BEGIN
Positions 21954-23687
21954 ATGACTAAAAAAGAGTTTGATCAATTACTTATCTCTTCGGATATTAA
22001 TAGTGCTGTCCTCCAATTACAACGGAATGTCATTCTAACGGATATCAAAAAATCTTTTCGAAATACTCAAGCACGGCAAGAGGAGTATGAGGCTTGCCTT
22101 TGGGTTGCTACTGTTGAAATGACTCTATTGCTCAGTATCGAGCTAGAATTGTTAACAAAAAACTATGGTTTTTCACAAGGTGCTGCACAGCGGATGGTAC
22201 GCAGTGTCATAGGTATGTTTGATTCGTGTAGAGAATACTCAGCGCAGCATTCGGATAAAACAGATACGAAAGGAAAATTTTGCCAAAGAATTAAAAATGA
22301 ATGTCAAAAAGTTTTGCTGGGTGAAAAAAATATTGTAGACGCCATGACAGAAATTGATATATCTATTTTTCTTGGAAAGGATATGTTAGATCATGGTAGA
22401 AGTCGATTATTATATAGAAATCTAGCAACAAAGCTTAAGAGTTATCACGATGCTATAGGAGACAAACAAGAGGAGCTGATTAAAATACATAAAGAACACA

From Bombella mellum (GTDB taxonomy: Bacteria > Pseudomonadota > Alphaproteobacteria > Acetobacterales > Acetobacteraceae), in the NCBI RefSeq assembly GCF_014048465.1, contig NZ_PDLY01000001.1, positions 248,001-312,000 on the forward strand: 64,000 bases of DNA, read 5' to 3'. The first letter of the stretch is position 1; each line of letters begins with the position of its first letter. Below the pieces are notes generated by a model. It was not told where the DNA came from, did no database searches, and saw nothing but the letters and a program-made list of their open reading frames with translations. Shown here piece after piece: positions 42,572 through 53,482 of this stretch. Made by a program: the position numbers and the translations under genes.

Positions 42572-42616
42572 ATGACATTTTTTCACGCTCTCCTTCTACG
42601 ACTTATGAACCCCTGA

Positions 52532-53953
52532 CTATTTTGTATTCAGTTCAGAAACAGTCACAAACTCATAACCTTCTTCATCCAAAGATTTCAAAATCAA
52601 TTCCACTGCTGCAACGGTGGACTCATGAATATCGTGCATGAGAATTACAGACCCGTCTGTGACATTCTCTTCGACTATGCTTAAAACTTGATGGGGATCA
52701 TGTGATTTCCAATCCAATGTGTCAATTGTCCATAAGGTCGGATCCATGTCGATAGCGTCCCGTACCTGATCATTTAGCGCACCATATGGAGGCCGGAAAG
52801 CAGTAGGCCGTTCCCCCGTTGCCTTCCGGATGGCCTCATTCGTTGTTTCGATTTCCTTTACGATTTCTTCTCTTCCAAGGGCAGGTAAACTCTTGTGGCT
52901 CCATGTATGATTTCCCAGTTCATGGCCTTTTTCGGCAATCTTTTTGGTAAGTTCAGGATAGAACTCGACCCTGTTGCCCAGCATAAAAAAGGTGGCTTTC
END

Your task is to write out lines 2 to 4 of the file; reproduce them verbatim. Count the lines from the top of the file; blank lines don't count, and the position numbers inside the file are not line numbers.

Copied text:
21954 ATGACTAAAAAAGAGTTTGATCAATTACTTATCTCTTCGGATATTAA
22001 TAGTGCTGTCCTCCAATTACAACGGAATGTCATTCTAACGGATATCAAAAAATCTTTTCGAAATACTCAAGCACGGCAAGAGGAGTATGAGGCTTGCCTT
22101 TGGGTTGCTACTGTTGAAATGACTCTATTGCTCAGTATCGAGCTAGAATTGTTAACAAAAAACTATGGTTTTTCACAAGGTGCTGCACAGCGGATGGTAC